Studies in 2 Peter: 2 Peter 1:1-4 The Gracious Gifts of God

Simeon Peter, a servant and apostle of Jesus Christ, To those who have obtained a faith of equal standing with ours by the righteousness of our God and Savior Jesus Christ: May grace and peace be multiplied to you in the knowledge of God and of Jesus our Lord. His divine power has granted to us all things that pertain to life and godliness, through the knowledge of him who called us to his own glory and excellence, by which he has granted to us his precious and very great promises, so that through them you may become partakers of the divine nature, having escaped from the corruption that is in the world because of sinful desire. (2 Peter 1:1-4 ESV)

Peter begins his second epistle at the best place to begin: with God. In these four introductory verses, Peter focuses our attention on the gracious nature of our giving God. As we enter into the study of this letter we are to concentrate on three foundational gifts of God.

First, we have obtained faith by the righteousness of Jesus Christ who is God and Savior.[1] Believers have been given faith- it is not something they worked up from within themselves (Eph. 2:8-9). They did not obtain faith through their own efforts or strength, but through God’s favor alone (Calvin). This faith has fallen to believers by the righteousness of Christ who became to us wisdom from God, righteousness and sanctification and redemption (1 Cor. 1:30).

Secondly, believers are given everything they need for life and godliness. Believers have not just been given new life, but are given everything they need to sustain this new life. Often this verse is used to teach dependence upon Scripture: this is an unfortunate leap.

Knowledge is an important theme in 2 Peter. Already in verse 2 the apostle states that grace and peace are multiplied to us in the knowledge of God and Jesus. In verse 3, we find everything we need for life and godliness in the knowledge of God. Knowledge is to be added to our faith to prevent us from becoming ineffective, unfruitful, nearsighted, and blind (1:5-9). Peter wrote this letter to keep certain things in the mind of believers (1:12, 13, 15). He is not a propagator of myth, but of knowable truth (1:16). Believers must know the true nature of Scripture in order to stand against irrational false teachers who forsake what they once knew to be true (1:20; 2:12, 21). While these false teachers are deliberately ignorant of the judgment of God, believers must not be ignorant of the patience of God (3:5, 8). Knowing the destiny of all creation (3:17) and that God knows how to deliver the righteous (2:9) arms the believer to grow into even greater grace and knowledge of Jesus our Lord and Savior (3:18).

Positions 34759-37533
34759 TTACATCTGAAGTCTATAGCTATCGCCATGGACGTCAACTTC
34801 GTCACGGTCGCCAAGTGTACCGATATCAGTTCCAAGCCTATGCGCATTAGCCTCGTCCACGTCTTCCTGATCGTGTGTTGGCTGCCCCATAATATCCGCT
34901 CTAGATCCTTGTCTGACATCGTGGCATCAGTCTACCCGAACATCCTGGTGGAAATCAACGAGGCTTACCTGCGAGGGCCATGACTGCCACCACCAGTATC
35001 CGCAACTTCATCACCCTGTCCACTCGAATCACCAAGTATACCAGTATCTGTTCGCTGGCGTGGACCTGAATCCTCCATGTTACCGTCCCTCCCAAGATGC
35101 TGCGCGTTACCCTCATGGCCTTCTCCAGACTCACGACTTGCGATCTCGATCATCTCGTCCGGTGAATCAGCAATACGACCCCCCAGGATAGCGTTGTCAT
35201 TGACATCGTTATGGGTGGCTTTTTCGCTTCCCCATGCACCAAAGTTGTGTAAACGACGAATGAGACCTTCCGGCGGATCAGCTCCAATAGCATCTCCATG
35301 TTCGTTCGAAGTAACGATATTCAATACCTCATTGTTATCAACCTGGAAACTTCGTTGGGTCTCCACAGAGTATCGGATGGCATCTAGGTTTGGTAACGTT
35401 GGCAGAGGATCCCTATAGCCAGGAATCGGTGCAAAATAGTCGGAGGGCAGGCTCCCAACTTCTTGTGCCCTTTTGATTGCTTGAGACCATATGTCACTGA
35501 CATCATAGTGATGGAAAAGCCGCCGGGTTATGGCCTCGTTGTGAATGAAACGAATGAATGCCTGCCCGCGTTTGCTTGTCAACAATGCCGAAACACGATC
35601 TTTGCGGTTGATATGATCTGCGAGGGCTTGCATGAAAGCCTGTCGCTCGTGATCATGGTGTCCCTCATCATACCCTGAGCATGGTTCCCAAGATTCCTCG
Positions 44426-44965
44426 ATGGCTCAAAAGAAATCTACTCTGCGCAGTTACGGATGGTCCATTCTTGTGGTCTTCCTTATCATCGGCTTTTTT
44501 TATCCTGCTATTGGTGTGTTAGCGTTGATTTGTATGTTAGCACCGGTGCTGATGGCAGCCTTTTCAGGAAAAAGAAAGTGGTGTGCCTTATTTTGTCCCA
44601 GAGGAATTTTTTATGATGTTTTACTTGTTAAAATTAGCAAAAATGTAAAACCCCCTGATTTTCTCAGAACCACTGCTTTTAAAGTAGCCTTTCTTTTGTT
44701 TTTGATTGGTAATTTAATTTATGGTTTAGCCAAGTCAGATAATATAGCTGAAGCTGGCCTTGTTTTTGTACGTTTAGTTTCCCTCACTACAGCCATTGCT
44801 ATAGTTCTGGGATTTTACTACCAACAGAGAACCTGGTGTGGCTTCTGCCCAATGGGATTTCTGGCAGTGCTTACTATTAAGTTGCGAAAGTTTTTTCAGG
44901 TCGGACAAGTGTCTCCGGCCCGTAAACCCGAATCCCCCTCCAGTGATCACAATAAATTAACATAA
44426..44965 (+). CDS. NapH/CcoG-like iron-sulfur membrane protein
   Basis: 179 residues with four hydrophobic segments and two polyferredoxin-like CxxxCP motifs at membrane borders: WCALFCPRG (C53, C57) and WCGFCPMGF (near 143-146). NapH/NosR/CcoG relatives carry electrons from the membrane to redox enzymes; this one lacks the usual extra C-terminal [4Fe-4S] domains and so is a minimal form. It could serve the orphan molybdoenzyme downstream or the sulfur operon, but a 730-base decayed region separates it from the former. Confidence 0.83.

Scripture is obviously an indispensible element in our knowledge of God: Peter teaches as much in 1:19-21. Yet we must be careful to say what the Holy Spirit says and not what we think preaches better. Peter does not say we have been given everything we need for life and godliness in Scripture. Everything we need for life and godliness comes from knowing the one who called us to his own glory and excellence. It is not from knowing data, even inspired and inerrant data, that we find everything we need for life and godliness. We find everything in knowing a person. Eternal life does not come from knowing Scripture, but from knowing God and Christ (John 17:3). Godliness does not come from knowing Scripture, but from knowing Jesus in his death and resurrection (Phil. 3:8-12).

It is all well and good to say that God is not known apart from Scripture. That is true. But when we say everything we need for life and godliness is in Scripture, we can miss knowing the God of Scripture. Biblical faith and biblical knowledge are not primarily intellectual in nature but are primarily personal in nature.

Thirdly, believers have been given precious and very great promises. By “very great” Peter is not speaking of the amount of promises, but their value (cf. NASB “precious and magnificent promises”). The promises Peter explicitly are those centering on God’s promise of the return of Jesus and the renewal of creation (2 Peter 3:4, 9, 13). How is it that through the promises of God we share in his nature and escape the corruption of sin? Peter answers that question in 3:11, “Since all these things are thus to be dissolved, what sort of people ought you to be in lives of holiness and godliness?” Living in the light and knowledge of God’s promise to send his Son to punish wickedness and reward righteousness; to destroy that which is corrupted by sin and replace it with that which is perfect; motivates the believer to let go of the things of the world and pursue the things of the new heavens and earth in which righteousness dwells (3:13, cf. 2 Cor. 7:1; Titus 2:11-14; 1 John 3:2-3).

In these four verses Peter outlines how the gifts of God encompass the entirety of a believer’s existence. God has granted us faith- the genesis of eternal life. God has granted us everything for life and godliness- the sustaining of eternal life. God has given us precious and magnificent promises- carrying us through to the enjoyment of eternal life.

[1] It is debated among some whether or not the phrase “our God and Savior Jesus Christ” attributes deity to Jesus. There is nothing textually that indicates Peter might mean anything else. Any refusal to acknowledge that this text calls Jesus “God” is not textually, grammatically, or contextually based: it is prejudicially based. As Charles Bigg comments, “If the author intended to distinguish two persons, he has expressed himself with singular inaccuracy.” 2 Peter 1:1 identifies Jesus as God.

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